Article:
`He was real bad news for her'

Couple: Sierra Swann, a young mother accused of killing her twin girls, never wavered, friends say, in her devotion to the infants' father, also charged in their deaths.

May 23, 2004|By Dan Fesperman and Laurie Willis | Dan Fesperman and Laurie Willis,SUN STAFF

Sierra Swann well knows of the various addictions that play out in the neighborhood near the corner of Boone Street and East 20th, a grim place where heroin and cocaine are available curbside beneath the blank stares of boarded-up windows.

She watched a drug habit torment her mother to the point that she and five siblings were placed in foster homes by the time she was 13. But the fixation that brought Swann back to these streets time and time again was of a different sort, according to friends and family.

From age 14 onward, they say, she was addicted to the companionship of Nathaniel Broadway - seven years her senior and also from a family torn apart by narcotics.

By age 15, she and Broadway had a child of their own. By 17, she was pregnant with their twins, although by the time she gave birth, their first child was living elsewhere, joining Swann on the rolls of the city's foster children.

Broadway, now 24, was often elsewhere, too, either in jail or with other women, sometimes driven away by Swann's foster mother and other surrogate parents. Yet, by all accounts, her dependency on him never wavered.

But, for all the scorn this bond elicited from those who cared for Swann, no one anticipated anything even close to the disastrous ending that came to pass 12 days ago, in the unlighted basement of an abandoned home about 30 blocks northeast of their usual haunts.

There, in a room with a crib and a bed but no electricity or running water, emergency medical workers found the month-old twin girls - Emonney and Emunnea - cold and lifeless. Each had a fractured skull and broken ribs. Police charged Swann and Broadway with murder.

It was the sort of shocking case that the city more commonly associates with the drug-ridden lifestyles of Swann's mother and Broadway's late father, and left friends wondering how things could have spiraled into something so terrible.

The only clue to emerge from the couple is a note from Broadway to Swann's mother Donna Brown, 41, who received it in the mail last week at her apartment in the 1800 block of Guilford Ave.

The handwritten note, a denial of guilt, said plenty even as it said little. Its rough grammar and misspellings seemed indicative of a young life spent more on the streets than in the classroom, with a blunt style cutting straight to the heart of the matter:

you no the Kids past away

they charge me in Sierra with

murder for what I don't no

she is over here to

we got no Bails

we go to the court June 8

for trial We Don't now How

in why they past.

Swann's friends and relatives are quick to blame Broadway in the deaths. They do so even though some of them say they vividly recall instances in which Swann struck or otherwise abused her first child, Nairra, who shortly before her second birthday was taken away by the Department of Social Services after exhibiting signs of malnourishment and physical harm.

"What turned [Swann] around was Nate," said Kathryn Lewis, a foster mother to Swann for several months after Nairra was born in early 2002, and also for a period last summer. "He influenced her to the point where she didn't think for herself. All she wanted was love."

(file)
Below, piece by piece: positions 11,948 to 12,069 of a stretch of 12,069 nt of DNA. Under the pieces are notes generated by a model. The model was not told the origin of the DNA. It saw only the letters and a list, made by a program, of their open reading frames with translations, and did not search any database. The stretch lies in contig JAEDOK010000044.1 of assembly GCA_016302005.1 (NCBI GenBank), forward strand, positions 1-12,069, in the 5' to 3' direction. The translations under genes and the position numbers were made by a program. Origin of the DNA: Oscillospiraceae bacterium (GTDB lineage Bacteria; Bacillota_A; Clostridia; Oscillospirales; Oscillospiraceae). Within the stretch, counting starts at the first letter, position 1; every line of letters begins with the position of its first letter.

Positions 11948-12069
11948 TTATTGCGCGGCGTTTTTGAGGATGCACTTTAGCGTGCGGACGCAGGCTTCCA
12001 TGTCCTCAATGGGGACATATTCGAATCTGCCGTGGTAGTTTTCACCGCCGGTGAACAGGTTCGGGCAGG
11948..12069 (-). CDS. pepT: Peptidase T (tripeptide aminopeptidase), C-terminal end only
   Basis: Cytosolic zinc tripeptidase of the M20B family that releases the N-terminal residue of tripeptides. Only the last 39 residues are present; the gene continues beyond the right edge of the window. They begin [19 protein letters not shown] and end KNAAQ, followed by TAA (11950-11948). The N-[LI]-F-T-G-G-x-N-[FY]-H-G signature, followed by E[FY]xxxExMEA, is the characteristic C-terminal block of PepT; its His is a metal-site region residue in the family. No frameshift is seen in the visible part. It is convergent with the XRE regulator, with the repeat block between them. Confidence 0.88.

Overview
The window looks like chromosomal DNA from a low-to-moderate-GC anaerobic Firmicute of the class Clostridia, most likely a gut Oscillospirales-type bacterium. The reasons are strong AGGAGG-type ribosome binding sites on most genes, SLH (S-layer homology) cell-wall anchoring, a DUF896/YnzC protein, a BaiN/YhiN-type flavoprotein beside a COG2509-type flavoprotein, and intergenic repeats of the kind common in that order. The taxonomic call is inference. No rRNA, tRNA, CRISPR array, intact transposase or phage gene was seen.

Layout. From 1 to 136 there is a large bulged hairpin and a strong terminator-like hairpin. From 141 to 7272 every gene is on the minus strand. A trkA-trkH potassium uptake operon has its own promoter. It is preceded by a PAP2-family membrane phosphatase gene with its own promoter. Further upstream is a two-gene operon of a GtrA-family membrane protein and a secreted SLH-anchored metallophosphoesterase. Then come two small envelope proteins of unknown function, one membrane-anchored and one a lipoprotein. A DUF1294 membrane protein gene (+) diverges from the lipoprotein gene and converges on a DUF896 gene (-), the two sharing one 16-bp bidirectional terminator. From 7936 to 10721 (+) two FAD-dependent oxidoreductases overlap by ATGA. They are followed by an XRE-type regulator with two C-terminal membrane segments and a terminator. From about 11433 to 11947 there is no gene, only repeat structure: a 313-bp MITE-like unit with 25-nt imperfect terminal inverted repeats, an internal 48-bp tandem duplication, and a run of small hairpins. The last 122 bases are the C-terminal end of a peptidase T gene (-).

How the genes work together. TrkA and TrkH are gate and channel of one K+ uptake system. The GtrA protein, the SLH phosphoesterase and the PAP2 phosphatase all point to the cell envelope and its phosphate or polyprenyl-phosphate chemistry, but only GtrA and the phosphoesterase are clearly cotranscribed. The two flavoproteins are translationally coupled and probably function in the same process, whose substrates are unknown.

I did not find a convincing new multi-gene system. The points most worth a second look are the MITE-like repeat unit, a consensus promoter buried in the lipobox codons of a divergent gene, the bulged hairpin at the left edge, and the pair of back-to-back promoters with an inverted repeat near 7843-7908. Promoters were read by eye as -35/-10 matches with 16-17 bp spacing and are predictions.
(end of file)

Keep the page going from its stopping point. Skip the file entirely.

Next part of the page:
"He was real bad news for her," said Vernedia "Shawn" Southers, 33, who acted sometimes as a surrogate mother to Swann. "He kept her away from everybody who tried to get her to do better."

Broadway is at a disadvantage in the eliciting of neighborhood opinions. Those inclined to back him are wary, even hostile, toward questioners.

But Damion Champ, 33, a friend, said of Broadway: "He was a nice guy. He was cool. He was well-mannered. He never tried to start nothing in the 'hood."

An only child

Broadway's parents are dead. So is the grandmother he lived with a few years ago on East 30th Street. He was raised as an only child, and the two stepbrothers and two stepsisters who grew up elsewhere apparently have little contact with him. His two uncles are deceased, and the aunt who recounted these family details, Anita O'Neal, said she has never met Broadway.

It is not clear how he was making a living. During his bail hearing, he mentioned a fast-food job, and Champ described him as a "petty hustler."

The 700 block of E. 20th St. is an apt point of departure for the story of Broadway and Swann. It is apparently where they met, just as she was turning 14 and he was 21.

Southers' daughter, 15-year-old Maranda Walker, said that Swann began dating various men from 20th Street when she was 13 but that before long Broadway was the only one willing to show her attention.

Southers, who lives on nearby Cokesbury Avenue, said she wasn't surprised to hear of Swann's fast-moving lifestyle at such an early age, especially down at Boone and 20th.

"It's only a few blocks away, but it's really a different world," she said.

That, too, is a tale heard all over the city; of streets where homes are well kept, yet everyone out on the steps knows of a rundown lane only a few blocks away, where houses are boarded, and crime and young people tend to gravitate.

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